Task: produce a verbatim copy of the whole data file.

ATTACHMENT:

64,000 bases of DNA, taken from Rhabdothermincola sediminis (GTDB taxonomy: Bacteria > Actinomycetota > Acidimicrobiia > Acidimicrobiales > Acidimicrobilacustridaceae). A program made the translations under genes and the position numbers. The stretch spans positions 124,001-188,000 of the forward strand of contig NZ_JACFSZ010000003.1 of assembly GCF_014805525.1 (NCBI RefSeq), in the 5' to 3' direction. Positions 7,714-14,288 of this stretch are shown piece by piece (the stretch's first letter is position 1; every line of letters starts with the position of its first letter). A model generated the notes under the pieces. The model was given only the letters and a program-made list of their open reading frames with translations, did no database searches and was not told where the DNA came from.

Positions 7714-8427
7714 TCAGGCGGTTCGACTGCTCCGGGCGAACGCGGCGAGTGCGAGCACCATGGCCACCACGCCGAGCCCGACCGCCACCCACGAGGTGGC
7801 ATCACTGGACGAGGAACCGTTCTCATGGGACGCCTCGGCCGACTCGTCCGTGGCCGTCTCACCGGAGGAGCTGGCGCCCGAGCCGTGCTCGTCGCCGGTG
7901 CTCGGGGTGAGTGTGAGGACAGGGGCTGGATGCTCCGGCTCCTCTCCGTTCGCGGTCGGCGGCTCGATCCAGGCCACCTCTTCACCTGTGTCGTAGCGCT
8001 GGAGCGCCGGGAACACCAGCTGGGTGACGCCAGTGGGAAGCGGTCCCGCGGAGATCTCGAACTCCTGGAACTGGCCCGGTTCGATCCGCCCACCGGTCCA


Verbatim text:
64,000 bases of DNA, taken from Rhabdothermincola sediminis (GTDB taxonomy: Bacteria > Actinomycetota > Acidimicrobiia > Acidimicrobiales > Acidimicrobilacustridaceae). A program made the translations under genes and the position numbers. The stretch spans positions 124,001-188,000 of the forward strand of contig NZ_JACFSZ010000003.1 of assembly GCF_014805525.1 (NCBI RefSeq), in the 5' to 3' direction. Positions 7,714-14,288 of this stretch are shown piece by piece (the stretch's first letter is position 1; every line of letters starts with the position of its first letter). A model generated the notes under the pieces. The model was given only the letters and a program-made list of their open reading frames with translations, did no database searches and was not told where the DNA came from.

Positions 7714-8427
7714 TCAGGCGGTTCGACTGCTCCGGGCGAACGCGGCGAGTGCGAGCACCATGGCCACCACGCCGAGCCCGACCGCCACCCACGAGGTGGC
7801 ATCACTGGACGAGGAACCGTTCTCATGGGACGCCTCGGCCGACTCGTCCGTGGCCGTCTCACCGGAGGAGCTGGCGCCCGAGCCGTGCTCGTCGCCGGTG
7901 CTCGGGGTGAGTGTGAGGACAGGGGCTGGATGCTCCGGCTCCTCTCCGTTCGCGGTCGGCGGCTCGATCCAGGCCACCTCTTCACCTGTGTCGTAGCGCT
8001 GGAGCGCCGGGAACACCAGCTGGGTGACGCCAGTGGGAAGCGGTCCCGCGGAGATCTCGAACTCCTGGAACTGGCCCGGTTCGATCCGCCCACCGGTCCA